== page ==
Safe and Sound

Jefferson Bank of Florida

Oldsmar, FL
4
Star Rating
Founded in 2007, Jefferson Bank of Florida is an FDIC-insured bank based in Oldsmar, FL. As of June 30, 2017, the bank had equity of $29.0 million on $316,542,000 in assets.

Thanks to the efforts of 48 full-time employees in 6 offices in FL, the bank holds loans and leases worth $241.2 million, including $220.7 million worth of real estate loans. The bank currently holds $238.1 million in deposits from U.S. customers.

Overall, Bankrate believes that, as of June 30, 2017, Jefferson Bank of Florida exhibited a good condition, earning 4 out of 5 stars for safety and soundness. Keep reading for a look at how the bank faired on the three key criteria Bankrate used to score American banks.

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THE INSTITUTION'S SCORE

Capital Score

Capital is a crucial measurement of an institution's financial resilience. It works as a buffer against losses and provides protection for depositors during times of economic trouble for the bank. When it comes to safety and soundness, more capital is better.
Jefferson Bank of Florida came in below the national average of 13.38 on our test to measure the adequacy of a bank's capital, achieving a score of 10 out of a possible 30 points.

One commonly used measure of this buffer is a bank's Tier 1 capital ratio. Jefferson Bank of Florida's Tier 1 capital ratio was 11.44 percent, exceeding the 6 percent level regulators consider adequate, but under the national average of 25.16 percent. The higher the capital ratio, the better the bank will be able to stand up to economic difficulties.

Overall, Jefferson Bank of Florida held equity amounting to 9.15 percent of its assets, which was lower than the national average of 12.10 percent.

Asset Quality Score

In this test, Bankrate tries to estimate the effect of troubled assets, such as past-due mortgages, on the bank's reserves set aside to cover loan losses, as well as overall capitalization.

Having large numbers of these kinds of assets could eventually require a bank to use capital to cover losses, shrinking its equity buffer. Many of those assets are also likely to be in non-accrual status and no longer earning interest for the bank, resulting in diminished earnings and potentially more risk of a future failure.

Jefferson Bank of Florida beat out the national average of 37.62 on Bankrate's asset quality test, racking up 40 out of a possible 40 points .

A handy indicator of asset quality is the percentage of problem assets a bank holds compared to its total assets. As of June 30, 2017, 0.38 percent of Jefferson Bank of Florida's loans were noncurrent, meaning they were more than 90 days past due or were in non-accrual status. That's below the national average of 1.04 percent.

Banks maintain a reserve known as an "allowance for loan and lease losses" to deal with problem assets . That reserve's size can be a handy indicator when evaluating a bank's ability to manage troubled assets, especially when compared to the total amount of problematic loans. Unfortunately, the FDIC did not provide information on Jefferson Bank of Florida's loan loss allowance in its most recent filings.

Earnings score

A bank's profitability affects its safety and soundness. Earnings can be retained by the bank, boosting its capital cushion, or be used to deal with problematic loans, potentially making the bank more resilient in times of trouble. Losses, on the other hand, take away from a bank's ability to do those things.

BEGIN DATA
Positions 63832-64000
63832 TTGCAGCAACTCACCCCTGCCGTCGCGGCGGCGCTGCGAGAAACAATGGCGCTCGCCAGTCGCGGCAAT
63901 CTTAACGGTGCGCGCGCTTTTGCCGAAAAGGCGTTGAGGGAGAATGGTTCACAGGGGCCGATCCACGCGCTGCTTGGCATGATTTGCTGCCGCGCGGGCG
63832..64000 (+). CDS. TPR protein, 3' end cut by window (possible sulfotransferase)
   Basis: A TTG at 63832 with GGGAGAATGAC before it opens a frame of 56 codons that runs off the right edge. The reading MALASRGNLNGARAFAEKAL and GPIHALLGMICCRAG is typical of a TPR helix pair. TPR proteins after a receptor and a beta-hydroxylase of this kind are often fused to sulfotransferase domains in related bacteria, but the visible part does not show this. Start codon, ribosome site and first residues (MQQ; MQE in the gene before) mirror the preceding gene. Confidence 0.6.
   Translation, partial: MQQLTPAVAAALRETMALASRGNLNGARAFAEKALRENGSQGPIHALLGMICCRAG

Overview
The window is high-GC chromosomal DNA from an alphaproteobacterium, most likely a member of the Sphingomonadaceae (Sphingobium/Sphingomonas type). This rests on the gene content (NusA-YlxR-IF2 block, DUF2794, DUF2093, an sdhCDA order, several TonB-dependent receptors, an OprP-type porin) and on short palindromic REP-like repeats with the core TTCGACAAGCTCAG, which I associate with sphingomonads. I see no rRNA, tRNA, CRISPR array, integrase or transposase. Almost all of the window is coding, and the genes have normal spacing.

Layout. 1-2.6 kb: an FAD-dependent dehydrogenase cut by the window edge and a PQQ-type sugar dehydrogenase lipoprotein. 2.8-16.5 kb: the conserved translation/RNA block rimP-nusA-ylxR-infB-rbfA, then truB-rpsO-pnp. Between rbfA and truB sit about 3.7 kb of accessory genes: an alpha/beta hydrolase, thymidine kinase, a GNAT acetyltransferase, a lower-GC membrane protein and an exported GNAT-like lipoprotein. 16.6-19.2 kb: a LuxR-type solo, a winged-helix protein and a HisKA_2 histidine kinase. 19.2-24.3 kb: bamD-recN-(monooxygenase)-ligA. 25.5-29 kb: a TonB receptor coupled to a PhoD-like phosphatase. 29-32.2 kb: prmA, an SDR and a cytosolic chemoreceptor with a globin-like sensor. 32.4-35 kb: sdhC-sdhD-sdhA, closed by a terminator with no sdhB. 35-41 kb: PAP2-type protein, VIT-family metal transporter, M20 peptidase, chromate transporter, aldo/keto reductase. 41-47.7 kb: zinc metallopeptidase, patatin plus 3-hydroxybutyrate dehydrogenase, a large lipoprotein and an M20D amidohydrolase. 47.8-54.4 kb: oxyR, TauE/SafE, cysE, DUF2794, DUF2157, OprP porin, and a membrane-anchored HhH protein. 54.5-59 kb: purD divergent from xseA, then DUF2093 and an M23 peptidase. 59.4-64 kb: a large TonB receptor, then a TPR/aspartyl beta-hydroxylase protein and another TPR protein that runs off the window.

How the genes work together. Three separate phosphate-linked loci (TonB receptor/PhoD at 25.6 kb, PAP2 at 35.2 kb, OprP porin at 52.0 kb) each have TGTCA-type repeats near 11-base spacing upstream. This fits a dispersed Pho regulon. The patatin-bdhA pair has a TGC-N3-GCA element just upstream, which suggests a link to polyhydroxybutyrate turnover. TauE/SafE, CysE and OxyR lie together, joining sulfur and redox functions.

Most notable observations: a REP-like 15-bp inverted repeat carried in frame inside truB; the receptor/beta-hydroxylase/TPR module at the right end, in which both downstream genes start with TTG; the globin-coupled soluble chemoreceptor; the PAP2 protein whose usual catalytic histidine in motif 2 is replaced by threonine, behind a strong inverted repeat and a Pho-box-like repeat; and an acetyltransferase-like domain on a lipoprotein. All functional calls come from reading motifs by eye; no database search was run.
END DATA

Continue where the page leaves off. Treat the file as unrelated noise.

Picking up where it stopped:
Jefferson Bank of Florida scored 18 out of a possible 30 on Bankrate's test of earnings, exceeding the national average of 16.52.

Return on equity, calculated by dividing net income (profit, essentially) by total equity, is one important measure of a bank's earnings. The most recent annualized quarterly return on equity for Jefferson Bank of Florida was 8.66 percent, below the national average of 9.28 percent.

For the twelve months ended June 30, 2017, the bank recorded net income of $1.2 million on total equity of $29.0 million. The bank experienced an annualized return on average assets, or ROA, of 0.80 percent, below the 1 percent deemed satisfactory in accordance with industry standards and below the average for U.S. banks of 1.14 percent.

WHAT IS SAFE & SOUND?

Bankrate.com's Safe & Sound Ratings provide a star rating system to evaluate the current financial status of financial institutions. The information gathered about banks, credit unions and thrifts is updated as set forth in the Terms of Use of Safe & Sound Ratings and Reports. The Safe & Sound Ratings information is grouped by categories of banks, thrifts and credit unions.

Scoring methodology

Bankrate.com evaluates the financial condition of institutions and assigns a one- to five-star rating for each with five stars representing the highest rating. Institutions with satisfactory performance will generally receive a rating of three or more stars. The majority of institutions fall into the three- to four-star range. An institution with an "NR" rating may be too new to rate or may have limited the publicly available information in their regulatory filings. The "NR" is not an indication of financial strength or weakness. The Safe & Sound rating is believed to be reliable, but the information is not guaranteed. In addition, events since the information was collected may have altered the institution's financial condition.